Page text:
This report from the Montreal AI Ethics Institute (MAIEI) covers the most salient progress in research and reporting over the second half of 2021 in the field of AI ethics. Particular emphasis is placed on an "Analysis of the AI Ecosystem", "Privacy", "Bias", "Social Media and Problematic Information", "AI Design and Governance", "Laws and Regulations", "Trends", and other areas covered in the "Outside the Boxes" section. The two AI spotlights feature application pieces on "Constructing and Deconstructing Gender with AI-Generated Art" as well as "Will an Artificial Intellichef be Cooking Your Next Meal at a Michelin Star Restaurant?". Given MAIEI's mission to democratize AI, submissions from external collaborators have featured, such as pieces on the "Challenges of AI Development in Vietnam: Funding, Talent and Ethics" and using "Representation and Imagination for Preventing AI Harms". The report is a comprehensive overview of what the key issues in the field of AI ethics were in 2021, what trends are emergent, what gaps exist, and a peek into what to expect from the field of AI ethics in 2022. It is a resource for researchers and practitioners alike in the field to set their research and development agendas to make contributions to the field of AI ethics.
We present a novel benchmark and associated evaluation metrics for assessing the performance of text anonymization methods. Text anonymization, defined as the task of editing a text document to prevent the disclosure of personal information, currently suffers from a shortage of privacy-oriented annotated text resources, making it difficult to properly evaluate the level of privacy protection offered by various anonymization methods. This paper presents TAB (Text Anonymization Benchmark), a new, open-source annotated corpus developed to address this shortage. The corpus comprises 1,268 English-language court cases from the European Court of Human Rights (ECHR) enriched with comprehensive annotations about the personal information appearing in each document, including their semantic category, identifier type, confidential attributes, and co-reference relations. Compared to previous work, the TAB corpus is designed to go beyond traditional de-identification (which is limited to the detection of predefined semantic categories), and explicitly marks which text spans ought to be masked in order to conceal the identity of the person to be protected. Along with presenting the corpus and its annotation layers, we also propose a set of evaluation metrics that are specifically tailored towards measuring the performance of text anonymization, both in terms of privacy protection and utility preservation. We illustrate the use of the benchmark and the proposed metrics by assessing the empirical performance of several baseline text anonymization models. The full corpus along with its privacy-oriented annotation guidelines, evaluation scripts and baseline models are available on: https://github.com/NorskRegnesentral/text-anonymisation-benchmark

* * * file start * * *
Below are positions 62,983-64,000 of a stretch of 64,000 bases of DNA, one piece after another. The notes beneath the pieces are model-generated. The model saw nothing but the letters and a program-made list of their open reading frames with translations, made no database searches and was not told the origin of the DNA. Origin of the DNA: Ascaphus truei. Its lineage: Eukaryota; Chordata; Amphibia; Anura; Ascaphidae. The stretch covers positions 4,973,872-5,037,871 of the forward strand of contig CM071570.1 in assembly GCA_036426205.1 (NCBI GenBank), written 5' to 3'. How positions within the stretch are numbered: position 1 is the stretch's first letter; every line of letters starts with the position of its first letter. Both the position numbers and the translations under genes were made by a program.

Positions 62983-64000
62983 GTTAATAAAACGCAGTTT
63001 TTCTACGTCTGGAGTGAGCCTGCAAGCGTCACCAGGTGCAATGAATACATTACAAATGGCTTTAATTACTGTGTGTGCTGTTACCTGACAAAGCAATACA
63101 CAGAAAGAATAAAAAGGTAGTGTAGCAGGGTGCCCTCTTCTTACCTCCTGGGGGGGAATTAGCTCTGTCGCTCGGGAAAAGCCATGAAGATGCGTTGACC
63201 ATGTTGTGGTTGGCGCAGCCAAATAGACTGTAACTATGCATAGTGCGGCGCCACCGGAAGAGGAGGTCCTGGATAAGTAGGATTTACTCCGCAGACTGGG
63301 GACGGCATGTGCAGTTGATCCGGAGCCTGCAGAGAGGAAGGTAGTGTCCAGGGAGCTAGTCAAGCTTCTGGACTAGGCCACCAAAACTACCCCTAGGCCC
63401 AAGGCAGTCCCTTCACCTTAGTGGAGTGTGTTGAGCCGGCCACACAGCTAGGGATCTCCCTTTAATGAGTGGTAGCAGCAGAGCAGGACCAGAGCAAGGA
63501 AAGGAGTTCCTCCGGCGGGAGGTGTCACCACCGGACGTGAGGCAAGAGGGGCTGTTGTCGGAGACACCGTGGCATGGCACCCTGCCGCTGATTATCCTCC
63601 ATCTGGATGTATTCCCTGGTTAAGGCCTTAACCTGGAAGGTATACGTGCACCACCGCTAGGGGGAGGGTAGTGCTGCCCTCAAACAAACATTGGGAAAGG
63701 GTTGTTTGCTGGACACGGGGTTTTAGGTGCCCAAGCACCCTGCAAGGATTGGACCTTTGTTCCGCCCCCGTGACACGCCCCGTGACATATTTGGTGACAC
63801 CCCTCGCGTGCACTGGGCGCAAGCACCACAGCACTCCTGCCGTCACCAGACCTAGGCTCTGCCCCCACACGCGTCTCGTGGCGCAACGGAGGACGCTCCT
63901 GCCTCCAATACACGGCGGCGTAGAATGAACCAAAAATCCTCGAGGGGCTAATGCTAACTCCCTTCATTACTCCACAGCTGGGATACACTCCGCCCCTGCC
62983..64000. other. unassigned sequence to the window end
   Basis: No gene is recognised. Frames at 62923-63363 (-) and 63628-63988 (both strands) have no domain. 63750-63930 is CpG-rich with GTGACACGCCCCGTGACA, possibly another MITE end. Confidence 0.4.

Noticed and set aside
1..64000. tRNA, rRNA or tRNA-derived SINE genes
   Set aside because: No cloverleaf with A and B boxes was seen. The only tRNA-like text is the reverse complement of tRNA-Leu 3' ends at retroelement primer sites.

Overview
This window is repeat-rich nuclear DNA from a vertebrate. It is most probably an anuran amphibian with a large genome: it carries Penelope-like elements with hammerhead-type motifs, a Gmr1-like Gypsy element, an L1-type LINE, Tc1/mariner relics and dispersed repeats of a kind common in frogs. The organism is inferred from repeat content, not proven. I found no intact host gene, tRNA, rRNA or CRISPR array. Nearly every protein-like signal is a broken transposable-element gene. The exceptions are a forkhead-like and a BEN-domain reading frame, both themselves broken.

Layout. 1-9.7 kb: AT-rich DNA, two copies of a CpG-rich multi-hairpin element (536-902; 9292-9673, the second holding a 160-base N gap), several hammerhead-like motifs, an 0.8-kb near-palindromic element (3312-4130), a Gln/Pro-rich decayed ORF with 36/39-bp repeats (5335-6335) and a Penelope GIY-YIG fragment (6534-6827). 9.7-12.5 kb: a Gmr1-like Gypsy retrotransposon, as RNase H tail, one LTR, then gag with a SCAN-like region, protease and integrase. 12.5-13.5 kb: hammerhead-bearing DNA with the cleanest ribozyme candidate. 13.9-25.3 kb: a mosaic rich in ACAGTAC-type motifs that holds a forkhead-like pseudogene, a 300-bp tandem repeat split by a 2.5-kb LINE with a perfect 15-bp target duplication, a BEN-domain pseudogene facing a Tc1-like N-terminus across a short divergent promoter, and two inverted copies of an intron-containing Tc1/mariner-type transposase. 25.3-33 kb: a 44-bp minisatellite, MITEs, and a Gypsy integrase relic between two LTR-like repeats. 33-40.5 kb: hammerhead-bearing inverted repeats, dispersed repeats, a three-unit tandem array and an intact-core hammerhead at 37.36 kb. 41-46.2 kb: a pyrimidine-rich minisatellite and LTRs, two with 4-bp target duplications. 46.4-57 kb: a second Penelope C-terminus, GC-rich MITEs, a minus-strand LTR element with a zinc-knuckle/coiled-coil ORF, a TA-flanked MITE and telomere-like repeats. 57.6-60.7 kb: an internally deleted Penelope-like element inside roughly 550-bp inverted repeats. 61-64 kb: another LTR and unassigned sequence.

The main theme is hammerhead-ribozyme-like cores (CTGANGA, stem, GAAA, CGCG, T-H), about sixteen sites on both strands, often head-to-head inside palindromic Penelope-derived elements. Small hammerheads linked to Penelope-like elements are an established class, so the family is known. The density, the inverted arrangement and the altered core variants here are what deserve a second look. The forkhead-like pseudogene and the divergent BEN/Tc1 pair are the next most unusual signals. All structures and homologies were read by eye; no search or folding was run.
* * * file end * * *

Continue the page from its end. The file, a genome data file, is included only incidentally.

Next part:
Autonomous vehicles are on the horizon and will be transforming transportation safety and comfort. These vehicles will be connected to various external systems and utilize advanced embedded systems to perceive their environment and make intelligent decisions. However, this increased connectivity makes these vehicles vulnerable to various cyber-attacks that can have catastrophic effects. Attacks on automotive systems are already on the rise in today's vehicles and are expected to become more commonplace in future autonomous vehicles. Thus, there is a need to strengthen cybersecurity in future autonomous vehicles. In this article, we discuss major automotive cyber-attacks over the past decade and present state-of-the-art solutions that leverage artificial intelligence (AI). We propose a roadmap towards building secure autonomous vehicles and highlight key open challenges that need to be addressed.